We can help…

The Aegis Trust and Darfur Divestment help in the following ways:

  • we can help build your campaign a website, email newsletter and online donation system
  • we can help design a logo for your campaign and help with the design of leaflets and other materials
  • we can provide advice and guidance throughout the early stages of your campaign
  • we can introduce you to other members of the Darfur Divestment campaign.

I’d like to help – what’s the next step?

If you would like more information and to be introduced to other people in India who have volunteered please email us at: info@darfurdivestment.org

South Africa – Darfur

Shikaya is an independent non-profit organisation that works with teachers to develop responsible young adults who value diversity, human rights and peace. Our mission is to affirm and support the crucial role of teachers and education in developing a society based on human rights, democracy, diversity and peace, and to help create democratic teaching and learning environments and opportunities in schools for young people to develop the skills and values of active, responsible and democratic citizens with a respect for human rights.

Shikaya has launched the South African Sudan Divestment Campaign because we believe that as South Africans we have a crucial role to play in ending the genocide currently taking place in Darfur. During apartheid citizens from all over the world protested in various ways to end the human rights abuses that were taking pace in our country. It is now South Africa’s turn to speak out for citizens of another country that are in need.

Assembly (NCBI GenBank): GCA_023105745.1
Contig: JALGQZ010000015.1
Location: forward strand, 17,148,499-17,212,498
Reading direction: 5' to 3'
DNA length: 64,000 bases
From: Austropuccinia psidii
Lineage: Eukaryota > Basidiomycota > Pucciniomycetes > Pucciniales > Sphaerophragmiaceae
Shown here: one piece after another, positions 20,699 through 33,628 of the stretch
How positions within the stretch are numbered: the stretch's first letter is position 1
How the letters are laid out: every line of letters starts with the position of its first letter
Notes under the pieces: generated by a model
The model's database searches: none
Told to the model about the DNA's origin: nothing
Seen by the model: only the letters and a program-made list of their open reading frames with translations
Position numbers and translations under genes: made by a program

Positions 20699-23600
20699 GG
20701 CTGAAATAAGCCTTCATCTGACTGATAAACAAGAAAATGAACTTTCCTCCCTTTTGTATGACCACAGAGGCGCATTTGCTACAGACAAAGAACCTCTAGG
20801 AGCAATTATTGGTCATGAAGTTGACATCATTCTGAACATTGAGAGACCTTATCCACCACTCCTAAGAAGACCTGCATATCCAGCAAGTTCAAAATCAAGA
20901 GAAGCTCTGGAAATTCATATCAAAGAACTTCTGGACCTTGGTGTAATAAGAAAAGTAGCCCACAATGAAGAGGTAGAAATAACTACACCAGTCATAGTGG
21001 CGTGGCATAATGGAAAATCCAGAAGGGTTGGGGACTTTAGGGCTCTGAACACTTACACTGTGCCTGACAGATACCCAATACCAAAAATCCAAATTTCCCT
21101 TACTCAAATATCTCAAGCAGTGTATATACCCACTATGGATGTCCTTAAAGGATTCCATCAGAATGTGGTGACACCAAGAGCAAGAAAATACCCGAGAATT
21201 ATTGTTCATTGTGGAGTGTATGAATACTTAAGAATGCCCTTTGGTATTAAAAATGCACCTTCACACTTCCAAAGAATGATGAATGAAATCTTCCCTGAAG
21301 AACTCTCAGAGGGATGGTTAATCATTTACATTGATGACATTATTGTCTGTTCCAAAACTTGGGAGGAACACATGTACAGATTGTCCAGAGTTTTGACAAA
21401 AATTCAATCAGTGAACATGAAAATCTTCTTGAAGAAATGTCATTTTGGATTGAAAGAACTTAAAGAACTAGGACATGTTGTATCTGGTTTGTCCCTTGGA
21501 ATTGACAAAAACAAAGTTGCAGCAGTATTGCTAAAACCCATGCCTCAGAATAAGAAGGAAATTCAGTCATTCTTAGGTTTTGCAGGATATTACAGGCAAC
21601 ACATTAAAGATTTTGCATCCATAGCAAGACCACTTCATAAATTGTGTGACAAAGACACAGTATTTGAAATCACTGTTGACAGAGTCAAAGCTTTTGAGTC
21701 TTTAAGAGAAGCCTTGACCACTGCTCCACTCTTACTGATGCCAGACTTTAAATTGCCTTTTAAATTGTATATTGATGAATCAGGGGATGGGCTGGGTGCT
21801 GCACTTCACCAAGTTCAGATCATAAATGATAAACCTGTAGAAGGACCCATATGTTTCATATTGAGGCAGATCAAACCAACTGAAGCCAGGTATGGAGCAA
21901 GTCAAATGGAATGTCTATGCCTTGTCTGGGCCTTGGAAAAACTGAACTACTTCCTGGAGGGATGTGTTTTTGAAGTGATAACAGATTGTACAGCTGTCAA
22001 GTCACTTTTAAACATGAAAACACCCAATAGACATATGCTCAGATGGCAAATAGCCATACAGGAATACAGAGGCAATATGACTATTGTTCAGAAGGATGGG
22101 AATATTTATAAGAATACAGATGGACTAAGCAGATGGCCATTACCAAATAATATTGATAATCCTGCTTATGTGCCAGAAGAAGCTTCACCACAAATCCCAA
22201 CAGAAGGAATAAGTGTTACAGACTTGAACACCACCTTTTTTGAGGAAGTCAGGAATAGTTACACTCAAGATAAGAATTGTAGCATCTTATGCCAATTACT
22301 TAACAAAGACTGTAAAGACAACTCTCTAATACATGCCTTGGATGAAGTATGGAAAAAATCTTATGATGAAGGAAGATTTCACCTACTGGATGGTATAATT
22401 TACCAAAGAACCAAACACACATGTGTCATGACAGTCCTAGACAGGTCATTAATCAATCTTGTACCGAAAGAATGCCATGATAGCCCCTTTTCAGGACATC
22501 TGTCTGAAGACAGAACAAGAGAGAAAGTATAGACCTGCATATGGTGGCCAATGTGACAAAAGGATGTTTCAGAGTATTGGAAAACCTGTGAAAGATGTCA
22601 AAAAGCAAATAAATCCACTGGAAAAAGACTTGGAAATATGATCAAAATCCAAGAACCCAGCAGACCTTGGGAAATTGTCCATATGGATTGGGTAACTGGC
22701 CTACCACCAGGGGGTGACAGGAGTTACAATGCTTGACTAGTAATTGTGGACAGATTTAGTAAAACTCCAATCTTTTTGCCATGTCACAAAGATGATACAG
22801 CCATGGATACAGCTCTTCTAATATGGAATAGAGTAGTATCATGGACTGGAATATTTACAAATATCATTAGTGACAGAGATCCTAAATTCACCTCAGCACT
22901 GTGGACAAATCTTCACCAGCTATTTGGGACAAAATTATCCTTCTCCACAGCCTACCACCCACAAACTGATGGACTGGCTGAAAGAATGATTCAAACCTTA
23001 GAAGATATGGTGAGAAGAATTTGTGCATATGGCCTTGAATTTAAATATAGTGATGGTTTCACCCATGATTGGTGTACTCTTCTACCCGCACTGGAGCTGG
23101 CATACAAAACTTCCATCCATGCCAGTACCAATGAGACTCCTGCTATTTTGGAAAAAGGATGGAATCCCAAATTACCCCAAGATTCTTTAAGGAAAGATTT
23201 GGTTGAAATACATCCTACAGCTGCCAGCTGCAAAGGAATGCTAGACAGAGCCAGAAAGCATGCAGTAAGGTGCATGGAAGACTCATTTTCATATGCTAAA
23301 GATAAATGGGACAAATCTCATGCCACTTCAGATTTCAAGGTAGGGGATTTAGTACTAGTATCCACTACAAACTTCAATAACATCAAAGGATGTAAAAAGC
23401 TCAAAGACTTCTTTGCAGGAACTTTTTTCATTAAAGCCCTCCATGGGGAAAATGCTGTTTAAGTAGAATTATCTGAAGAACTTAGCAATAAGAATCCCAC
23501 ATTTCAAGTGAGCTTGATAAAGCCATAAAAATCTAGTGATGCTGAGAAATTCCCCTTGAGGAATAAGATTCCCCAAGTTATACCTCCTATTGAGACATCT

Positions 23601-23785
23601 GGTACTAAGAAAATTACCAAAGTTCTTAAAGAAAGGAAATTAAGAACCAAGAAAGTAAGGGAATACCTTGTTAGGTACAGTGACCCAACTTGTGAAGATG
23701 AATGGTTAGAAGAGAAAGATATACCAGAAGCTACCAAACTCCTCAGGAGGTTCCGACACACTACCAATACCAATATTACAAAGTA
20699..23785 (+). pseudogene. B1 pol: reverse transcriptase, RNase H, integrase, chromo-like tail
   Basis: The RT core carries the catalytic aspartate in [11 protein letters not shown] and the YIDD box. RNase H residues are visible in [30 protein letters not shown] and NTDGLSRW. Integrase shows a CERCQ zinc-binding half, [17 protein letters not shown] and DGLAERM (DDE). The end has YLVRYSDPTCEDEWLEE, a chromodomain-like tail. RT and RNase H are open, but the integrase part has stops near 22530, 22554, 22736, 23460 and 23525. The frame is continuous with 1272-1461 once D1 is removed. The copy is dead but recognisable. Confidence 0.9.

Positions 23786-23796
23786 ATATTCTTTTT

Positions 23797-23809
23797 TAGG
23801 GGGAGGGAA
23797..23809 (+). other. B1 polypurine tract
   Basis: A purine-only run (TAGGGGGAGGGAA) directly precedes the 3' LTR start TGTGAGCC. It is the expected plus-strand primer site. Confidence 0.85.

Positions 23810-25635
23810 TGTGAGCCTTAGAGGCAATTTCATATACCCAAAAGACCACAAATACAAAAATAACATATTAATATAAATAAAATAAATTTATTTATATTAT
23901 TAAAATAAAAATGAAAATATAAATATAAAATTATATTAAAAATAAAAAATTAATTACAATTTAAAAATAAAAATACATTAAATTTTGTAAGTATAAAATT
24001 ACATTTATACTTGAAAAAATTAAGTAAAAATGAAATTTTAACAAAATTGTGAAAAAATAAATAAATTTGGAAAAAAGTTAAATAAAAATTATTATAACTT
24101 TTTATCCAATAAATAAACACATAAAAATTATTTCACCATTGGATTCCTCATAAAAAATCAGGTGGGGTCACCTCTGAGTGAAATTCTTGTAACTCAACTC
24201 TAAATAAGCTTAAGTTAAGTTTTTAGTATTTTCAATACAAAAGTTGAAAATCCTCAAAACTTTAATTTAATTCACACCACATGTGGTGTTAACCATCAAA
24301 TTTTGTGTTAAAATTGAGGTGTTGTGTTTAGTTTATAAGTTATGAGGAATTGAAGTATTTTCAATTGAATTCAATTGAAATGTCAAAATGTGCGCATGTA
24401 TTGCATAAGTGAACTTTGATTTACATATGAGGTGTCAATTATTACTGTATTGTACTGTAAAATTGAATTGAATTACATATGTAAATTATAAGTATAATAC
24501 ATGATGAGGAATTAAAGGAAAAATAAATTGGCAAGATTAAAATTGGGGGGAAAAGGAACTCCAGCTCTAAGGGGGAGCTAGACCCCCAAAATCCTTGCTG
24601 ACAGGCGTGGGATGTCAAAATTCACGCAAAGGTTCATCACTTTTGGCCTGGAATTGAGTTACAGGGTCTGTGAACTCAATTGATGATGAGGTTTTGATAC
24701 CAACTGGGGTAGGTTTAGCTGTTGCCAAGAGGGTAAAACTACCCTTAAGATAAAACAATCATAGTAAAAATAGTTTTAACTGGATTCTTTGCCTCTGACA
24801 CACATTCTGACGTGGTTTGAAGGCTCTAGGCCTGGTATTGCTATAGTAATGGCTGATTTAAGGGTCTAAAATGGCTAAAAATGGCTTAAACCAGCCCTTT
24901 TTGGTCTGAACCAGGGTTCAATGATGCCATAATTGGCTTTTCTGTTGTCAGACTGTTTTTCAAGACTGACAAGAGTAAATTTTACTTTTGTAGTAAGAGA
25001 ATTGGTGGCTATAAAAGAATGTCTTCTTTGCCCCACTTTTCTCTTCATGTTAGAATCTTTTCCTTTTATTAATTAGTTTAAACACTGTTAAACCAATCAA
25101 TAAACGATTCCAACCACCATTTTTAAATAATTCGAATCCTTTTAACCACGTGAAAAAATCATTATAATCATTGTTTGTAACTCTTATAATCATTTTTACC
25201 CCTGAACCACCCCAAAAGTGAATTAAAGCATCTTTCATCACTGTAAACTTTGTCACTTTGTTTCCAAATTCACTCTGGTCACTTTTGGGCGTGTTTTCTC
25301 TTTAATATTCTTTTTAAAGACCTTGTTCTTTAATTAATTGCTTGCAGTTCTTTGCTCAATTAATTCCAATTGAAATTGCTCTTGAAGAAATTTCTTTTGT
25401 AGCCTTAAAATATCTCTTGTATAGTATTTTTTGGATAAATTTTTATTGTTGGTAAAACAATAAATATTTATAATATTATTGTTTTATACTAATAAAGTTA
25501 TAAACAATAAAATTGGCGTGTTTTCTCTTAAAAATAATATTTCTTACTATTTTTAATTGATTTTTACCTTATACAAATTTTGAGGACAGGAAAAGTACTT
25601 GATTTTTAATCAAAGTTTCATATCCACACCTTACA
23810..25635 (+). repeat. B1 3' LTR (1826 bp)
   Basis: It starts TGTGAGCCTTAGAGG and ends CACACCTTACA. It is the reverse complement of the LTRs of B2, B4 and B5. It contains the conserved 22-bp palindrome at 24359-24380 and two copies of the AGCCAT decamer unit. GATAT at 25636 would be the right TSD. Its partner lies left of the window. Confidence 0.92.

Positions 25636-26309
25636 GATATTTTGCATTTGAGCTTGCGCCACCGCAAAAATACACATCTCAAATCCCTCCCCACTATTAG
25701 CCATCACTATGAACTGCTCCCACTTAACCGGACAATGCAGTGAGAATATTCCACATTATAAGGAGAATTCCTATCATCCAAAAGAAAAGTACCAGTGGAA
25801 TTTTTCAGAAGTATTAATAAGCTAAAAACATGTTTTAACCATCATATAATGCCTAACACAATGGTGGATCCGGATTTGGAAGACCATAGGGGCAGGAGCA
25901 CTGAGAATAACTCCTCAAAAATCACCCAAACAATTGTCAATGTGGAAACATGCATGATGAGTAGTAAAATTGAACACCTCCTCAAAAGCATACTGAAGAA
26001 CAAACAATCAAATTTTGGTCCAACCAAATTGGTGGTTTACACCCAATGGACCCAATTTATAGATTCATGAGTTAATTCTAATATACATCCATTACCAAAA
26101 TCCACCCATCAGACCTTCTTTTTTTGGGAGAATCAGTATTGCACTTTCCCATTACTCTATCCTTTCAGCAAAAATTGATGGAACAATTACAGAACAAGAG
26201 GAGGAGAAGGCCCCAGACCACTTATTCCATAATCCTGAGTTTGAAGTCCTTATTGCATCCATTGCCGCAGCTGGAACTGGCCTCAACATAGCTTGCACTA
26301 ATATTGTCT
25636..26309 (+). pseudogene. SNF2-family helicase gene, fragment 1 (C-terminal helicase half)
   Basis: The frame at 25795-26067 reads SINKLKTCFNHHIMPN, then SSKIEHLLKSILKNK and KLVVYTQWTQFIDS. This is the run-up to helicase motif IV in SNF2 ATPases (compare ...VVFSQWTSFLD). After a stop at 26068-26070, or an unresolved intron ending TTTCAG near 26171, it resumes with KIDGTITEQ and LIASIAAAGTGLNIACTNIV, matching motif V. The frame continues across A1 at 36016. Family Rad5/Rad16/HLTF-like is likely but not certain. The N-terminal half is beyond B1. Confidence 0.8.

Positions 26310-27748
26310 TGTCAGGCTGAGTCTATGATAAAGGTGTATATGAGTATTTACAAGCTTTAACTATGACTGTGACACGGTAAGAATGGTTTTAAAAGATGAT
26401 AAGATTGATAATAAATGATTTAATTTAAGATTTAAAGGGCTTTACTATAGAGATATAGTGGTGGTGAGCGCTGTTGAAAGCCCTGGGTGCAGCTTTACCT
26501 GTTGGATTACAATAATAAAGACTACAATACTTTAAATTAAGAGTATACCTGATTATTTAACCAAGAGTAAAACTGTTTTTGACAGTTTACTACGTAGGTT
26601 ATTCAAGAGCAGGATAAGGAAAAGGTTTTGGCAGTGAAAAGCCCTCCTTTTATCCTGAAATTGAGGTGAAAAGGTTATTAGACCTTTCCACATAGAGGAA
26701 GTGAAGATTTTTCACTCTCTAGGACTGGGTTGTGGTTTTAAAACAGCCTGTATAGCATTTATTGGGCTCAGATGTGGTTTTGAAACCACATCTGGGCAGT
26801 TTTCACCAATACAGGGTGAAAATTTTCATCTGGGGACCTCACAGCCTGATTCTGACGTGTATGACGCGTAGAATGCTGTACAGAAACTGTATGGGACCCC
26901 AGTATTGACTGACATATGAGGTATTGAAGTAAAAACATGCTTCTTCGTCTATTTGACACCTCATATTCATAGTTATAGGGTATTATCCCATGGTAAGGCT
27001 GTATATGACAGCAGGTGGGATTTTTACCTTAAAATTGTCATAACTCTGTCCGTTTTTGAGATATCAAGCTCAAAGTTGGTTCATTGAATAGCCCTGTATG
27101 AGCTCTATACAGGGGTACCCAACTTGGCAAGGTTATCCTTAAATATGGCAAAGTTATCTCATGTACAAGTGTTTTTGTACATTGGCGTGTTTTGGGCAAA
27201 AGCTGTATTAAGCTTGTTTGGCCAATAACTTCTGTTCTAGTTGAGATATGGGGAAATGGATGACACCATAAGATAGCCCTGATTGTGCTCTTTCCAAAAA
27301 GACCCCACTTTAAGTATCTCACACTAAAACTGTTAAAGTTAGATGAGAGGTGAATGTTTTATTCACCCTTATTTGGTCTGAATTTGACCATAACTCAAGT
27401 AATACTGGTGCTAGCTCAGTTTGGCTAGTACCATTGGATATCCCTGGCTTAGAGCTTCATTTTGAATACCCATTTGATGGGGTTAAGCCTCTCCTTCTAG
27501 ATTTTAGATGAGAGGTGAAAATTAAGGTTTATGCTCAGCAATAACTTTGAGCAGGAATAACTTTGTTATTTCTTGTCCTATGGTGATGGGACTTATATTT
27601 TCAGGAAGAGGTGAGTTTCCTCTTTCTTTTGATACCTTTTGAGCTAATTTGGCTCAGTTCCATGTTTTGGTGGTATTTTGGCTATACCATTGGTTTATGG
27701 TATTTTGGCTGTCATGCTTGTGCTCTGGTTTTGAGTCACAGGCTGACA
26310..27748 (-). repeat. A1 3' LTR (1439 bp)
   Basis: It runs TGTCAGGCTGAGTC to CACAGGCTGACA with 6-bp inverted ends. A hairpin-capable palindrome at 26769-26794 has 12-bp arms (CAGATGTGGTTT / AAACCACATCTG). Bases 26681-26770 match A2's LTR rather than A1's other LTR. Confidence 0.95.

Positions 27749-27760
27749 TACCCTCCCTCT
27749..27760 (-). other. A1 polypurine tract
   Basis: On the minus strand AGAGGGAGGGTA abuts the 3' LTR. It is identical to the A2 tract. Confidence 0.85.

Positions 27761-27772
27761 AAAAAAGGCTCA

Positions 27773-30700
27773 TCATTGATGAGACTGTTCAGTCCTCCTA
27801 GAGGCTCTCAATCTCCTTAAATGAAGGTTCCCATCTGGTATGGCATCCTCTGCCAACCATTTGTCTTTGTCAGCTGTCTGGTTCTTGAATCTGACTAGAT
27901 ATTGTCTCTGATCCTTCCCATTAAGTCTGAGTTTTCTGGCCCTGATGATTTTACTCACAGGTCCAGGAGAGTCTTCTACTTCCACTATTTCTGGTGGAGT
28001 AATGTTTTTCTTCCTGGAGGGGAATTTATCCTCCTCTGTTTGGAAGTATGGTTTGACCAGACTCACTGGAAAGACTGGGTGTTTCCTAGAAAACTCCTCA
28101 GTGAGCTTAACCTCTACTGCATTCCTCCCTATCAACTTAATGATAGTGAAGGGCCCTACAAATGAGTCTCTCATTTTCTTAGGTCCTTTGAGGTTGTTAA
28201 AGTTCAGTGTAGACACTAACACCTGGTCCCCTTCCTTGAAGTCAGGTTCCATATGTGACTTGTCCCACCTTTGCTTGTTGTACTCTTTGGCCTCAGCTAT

Shikaya is looking for partners and volunteers in the South African Sudan Divestment Campaign. To become involved please contact us at dylan@shikaya.org

PetroSA included in the Sudan Company Report

The South African Sudan Divestment Campaign interviewed Jason Miller, the National Policy Director of the Sudan Divestment Task Force (SDTF) about the only South African company to be listed in the Sudan Company Report, PetroSA.The SDTF has created the Sudan Company Report that is intended to serve as a listing of all companies that they feel warrant extra scrutiny by investors on account of their business operations in Sudan. While there are over 500 companies with connections to Sudan that SDTF has reviewed, only a small subset appear to warrant further investigation.